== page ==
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The link between varicella and immune system: which children will develop acute cerebellitis?

Abstract

Introduction

Varicella may complicate with cerebellitis in previously healthy children, requiring hospitalization. Aim of our study was to define whether children who experienced varicella cerebellitis have a normal immune system.

Methods

Patients over 3 years of age admitted at Bambino Gesù Children from January 2006 till June 2016 for cerebellitis in varicella were asked to participate to the follow-up study. The immune status was evaluated clinically and by laboratory investigations.

Results

Twenty-five patients were included in the study. At follow up, at least one immunological alteration was detected in 80% of patients. To avoid bias due to possible effects of the recent disease, we separately analyzed patients who had the follow-up control at least 1 year (Group 1) or between 1 month and 1 year (Group 2) after the hospitalization for acute varicella cerebellitis. The results were similar in both groups with immunological alterations detected in 84,6 and 75% of the patients, respectively.

Conclusions

Our preliminary results indicate that sub-clinical immunological defects may correlate to cerebellitis in varicella.

Background

Varicella (VZV) is an exanthematous infectious disease that mainly occurs in the pediatric age. Despite the public perception of varicella infection as a harmless childhood affliction, the clinical course can be severe [1]. In fact, Chickenpox may require hospitalization and relevant medical care services [2].

In 2017, the varicella vaccine was introduced as a mandatory vaccination in Italian children. A universe immunizationis expected a reduction of the incidence of varicella and cases requiring hospitalizations, as well as in other countries [3].

Varicella-related hospitalization rates differ widely worldwide. Varicella potentially afflicts every organ: haematological, neurological, respiratory, cutaneous, hepatic, gastrointestinal, urinary, and bone complications are the most frequently reported [4]. The incidence of varicella complications differs among scientific reports. The pooled prevalence of neurological complications resulting from a systematic review of the literature identifies the likelihood of pediatric neurological complications in the range of 13.9–20.4% [5]. In children affected by varicella, prompt antiviral therapy may be indicated to reduce the number of days of hospitalization [6].

Nevertheless, in literature a considerable rate of neurological sequelae (5%) in acute cerebellitis and in acute cerebellar ataxia had been reported, even after antiviral and steroid therapy [7]. Neurological complications of VZV infections can be categorised into those caused by the primary infection and those associated with an immunomediated inflammation triggered by the infection [8].

The pathogenesis of neurological complications in varicella is unknown. Viral invasion of the central nervous system or autoimmune processes have been hypothesized [9].

The immune system plays an important role in the defense against varicella. Patients with a history of underlying malignancy, steroid use, immunosuppressive therapy, HIV infection, or solid organ transplantation are susceptible to disseminated varicella and to varicella reactivation with or without neurological complications [10]. Moreover, varicella vaccines inducing strong and persistent B and T cell immunity effectively protect children and adults from infection [11].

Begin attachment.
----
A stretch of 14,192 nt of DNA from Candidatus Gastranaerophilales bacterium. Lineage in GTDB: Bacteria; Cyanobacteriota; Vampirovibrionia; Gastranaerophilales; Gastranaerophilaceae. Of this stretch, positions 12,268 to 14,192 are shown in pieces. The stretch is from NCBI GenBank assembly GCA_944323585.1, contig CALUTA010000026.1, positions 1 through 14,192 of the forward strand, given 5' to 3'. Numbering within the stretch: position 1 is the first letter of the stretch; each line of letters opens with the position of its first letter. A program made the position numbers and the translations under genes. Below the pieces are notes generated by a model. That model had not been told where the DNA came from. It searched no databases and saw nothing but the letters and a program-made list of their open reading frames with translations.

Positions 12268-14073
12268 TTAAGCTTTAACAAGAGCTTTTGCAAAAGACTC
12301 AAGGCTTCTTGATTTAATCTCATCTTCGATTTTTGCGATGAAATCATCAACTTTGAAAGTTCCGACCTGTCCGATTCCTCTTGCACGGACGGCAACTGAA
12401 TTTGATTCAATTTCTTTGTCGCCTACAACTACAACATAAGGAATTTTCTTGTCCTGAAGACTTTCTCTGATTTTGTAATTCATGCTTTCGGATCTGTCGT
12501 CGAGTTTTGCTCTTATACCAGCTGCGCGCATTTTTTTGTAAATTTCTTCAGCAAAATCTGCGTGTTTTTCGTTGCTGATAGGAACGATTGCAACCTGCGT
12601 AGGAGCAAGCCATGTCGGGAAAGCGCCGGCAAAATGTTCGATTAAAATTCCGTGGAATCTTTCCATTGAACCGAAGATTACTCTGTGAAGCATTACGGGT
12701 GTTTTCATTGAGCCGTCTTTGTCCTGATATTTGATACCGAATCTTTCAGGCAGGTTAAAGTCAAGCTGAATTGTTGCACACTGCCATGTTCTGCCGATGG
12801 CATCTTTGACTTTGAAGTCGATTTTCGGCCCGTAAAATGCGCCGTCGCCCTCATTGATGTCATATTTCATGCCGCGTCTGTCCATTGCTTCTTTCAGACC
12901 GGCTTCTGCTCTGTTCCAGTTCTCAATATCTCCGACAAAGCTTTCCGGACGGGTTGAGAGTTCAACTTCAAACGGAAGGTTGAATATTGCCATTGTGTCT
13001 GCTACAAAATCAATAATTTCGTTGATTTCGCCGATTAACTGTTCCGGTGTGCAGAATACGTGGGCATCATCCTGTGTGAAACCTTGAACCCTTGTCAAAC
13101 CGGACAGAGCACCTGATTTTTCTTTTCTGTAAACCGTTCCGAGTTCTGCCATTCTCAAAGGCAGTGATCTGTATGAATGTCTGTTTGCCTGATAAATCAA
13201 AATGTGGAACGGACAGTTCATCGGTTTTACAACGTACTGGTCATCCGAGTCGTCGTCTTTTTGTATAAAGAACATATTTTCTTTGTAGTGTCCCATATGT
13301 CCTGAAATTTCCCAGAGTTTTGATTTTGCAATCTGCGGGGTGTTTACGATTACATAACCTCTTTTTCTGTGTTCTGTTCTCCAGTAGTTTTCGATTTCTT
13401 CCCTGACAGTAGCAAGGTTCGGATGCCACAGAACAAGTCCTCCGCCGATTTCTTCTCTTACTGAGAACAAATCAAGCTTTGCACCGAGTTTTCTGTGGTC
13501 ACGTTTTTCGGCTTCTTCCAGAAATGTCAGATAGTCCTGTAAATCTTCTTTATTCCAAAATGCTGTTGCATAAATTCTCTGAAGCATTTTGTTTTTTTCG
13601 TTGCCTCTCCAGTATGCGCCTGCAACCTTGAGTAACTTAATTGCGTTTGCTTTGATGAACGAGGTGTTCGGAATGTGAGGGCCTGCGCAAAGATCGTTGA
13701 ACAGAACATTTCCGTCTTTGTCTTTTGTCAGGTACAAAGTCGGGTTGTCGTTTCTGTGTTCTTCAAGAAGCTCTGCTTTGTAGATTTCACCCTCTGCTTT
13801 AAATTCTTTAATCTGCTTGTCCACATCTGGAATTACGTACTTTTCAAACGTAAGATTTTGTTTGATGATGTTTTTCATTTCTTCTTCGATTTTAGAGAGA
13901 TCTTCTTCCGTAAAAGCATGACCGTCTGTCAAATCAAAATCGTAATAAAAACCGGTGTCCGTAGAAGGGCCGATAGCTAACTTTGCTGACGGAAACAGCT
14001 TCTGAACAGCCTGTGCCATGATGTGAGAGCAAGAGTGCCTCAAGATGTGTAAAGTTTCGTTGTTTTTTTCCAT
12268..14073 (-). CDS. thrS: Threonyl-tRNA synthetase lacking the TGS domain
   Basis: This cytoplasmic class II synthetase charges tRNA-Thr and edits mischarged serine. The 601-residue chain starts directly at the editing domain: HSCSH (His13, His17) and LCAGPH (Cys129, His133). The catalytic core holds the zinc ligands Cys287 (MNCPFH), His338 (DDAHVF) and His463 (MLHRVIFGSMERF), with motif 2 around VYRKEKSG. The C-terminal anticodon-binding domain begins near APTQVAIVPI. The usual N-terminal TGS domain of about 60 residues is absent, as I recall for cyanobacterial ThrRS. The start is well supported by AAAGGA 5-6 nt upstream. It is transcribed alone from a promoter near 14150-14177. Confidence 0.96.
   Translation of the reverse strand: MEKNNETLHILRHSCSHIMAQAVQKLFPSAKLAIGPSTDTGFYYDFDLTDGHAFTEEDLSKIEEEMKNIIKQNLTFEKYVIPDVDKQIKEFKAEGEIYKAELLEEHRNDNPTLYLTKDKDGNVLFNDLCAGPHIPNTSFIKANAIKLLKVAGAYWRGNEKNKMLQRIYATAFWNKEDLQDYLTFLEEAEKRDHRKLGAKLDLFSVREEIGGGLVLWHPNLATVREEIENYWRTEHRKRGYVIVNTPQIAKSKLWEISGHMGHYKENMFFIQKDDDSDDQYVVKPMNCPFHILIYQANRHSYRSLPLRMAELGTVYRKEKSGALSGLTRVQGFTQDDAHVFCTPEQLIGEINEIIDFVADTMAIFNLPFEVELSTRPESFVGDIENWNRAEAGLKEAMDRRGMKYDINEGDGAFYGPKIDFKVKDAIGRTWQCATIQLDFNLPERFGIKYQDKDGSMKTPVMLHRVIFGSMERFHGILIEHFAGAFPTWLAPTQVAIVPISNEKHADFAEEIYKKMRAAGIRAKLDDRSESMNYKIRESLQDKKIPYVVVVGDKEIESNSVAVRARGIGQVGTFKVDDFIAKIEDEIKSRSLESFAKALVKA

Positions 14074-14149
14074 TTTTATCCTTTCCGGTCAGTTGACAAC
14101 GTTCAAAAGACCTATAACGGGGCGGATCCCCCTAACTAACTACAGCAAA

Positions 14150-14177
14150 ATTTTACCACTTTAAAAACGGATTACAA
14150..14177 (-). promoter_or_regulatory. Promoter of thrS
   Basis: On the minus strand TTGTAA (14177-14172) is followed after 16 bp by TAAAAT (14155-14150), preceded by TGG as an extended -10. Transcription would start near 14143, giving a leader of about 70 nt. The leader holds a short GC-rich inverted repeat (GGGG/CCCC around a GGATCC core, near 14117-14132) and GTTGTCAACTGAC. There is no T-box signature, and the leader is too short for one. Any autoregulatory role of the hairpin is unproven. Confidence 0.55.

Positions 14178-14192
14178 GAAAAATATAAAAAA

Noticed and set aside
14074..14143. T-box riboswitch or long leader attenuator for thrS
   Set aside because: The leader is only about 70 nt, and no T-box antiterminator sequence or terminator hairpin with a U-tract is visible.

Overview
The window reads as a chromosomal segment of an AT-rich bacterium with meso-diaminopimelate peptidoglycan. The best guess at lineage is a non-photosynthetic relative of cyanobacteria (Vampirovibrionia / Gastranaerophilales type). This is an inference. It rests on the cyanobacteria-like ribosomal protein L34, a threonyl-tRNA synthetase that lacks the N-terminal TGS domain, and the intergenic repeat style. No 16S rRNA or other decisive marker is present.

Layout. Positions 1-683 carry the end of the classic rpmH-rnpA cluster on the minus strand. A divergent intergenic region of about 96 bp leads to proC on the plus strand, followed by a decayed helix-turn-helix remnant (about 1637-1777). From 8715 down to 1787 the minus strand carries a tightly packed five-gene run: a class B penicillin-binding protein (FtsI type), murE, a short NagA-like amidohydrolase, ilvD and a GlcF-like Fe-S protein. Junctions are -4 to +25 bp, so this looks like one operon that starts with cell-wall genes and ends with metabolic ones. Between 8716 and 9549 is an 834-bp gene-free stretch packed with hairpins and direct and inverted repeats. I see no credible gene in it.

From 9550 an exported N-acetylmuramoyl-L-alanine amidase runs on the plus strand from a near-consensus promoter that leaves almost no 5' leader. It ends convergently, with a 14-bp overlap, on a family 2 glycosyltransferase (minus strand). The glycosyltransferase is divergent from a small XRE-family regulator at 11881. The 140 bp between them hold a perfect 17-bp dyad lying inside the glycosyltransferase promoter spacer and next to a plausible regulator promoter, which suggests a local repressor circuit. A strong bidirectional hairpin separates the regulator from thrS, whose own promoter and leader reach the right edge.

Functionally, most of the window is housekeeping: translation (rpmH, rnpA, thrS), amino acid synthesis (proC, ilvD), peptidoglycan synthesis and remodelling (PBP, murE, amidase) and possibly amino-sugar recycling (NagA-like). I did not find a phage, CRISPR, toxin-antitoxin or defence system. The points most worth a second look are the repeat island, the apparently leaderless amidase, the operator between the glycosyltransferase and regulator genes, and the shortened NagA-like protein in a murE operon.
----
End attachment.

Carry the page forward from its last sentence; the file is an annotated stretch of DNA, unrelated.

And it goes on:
Aim of the study

Aim of our study is to define if children who experienced a varicella cerebellitis have a normal immune system.

Material and methods

For the purpose of the study, we enrolled patients admitted at Bambino Gesù Children Hospital for cerebellitis in varicella from January 2006 till June 2016.

In our previous study, we defined the characteristic of acute cerebellitis in varicella among hospitalized children [12].

Criteria for inclusion were age at diagnosis over 3 and under 18 years. At least 1 month after hospital discharge for varicella, families were contacted by phone and invited to our outpatient clinic for a 1 day evaluation. The following procedures were performed: pediatric infectious visits, vaccine check and laboratory exams to investigate the immune status.

In detail, laboratory tests included: measurement of antibodies against vaccine antigens (tetanus, Haemophilus influenzae B, Streptococcus pneumoniae, Bordetella pertussis and Hepatitis B), serum immunoglobulin concentration (IgM, IgA, IgG), evaluation of lymphocyte subpopulations (CD3, CD4, CD8, central and effector memory T cells, CD16/56, CD19, transitional, mature naïve and memory B cells) and in vitro antibody production.

We excluded from the study children who at diagnosis: 1) were under 3 years of age, 2) were affected by immunodeficiency, chronic diseases or malignancy and 3) had received immunosuppressive therapy before the blood sample.

An informed consent was obtained by the parents.

Results

Twenty-five patients were included in the study. At the time of acute hospitalization for varicella, patients were not vaccinated for VZV. No gender difference was observed (48% female, 52% male). The mean age at hospital admission for acute cerebellitis in varicella was 5.79 years (SD 0.33) and the mean age at the outpatient visit was of 7.82 years (SD 2.01) (Table 1).

At the outpatient control, all patients were in good clinical conditions, without either fever or infectious disease. The medical history was collected for each patient and was negative for recurrent or severe infection, except for varicella cerebellitis. Certificates of vaccination were regular, according to chronological age.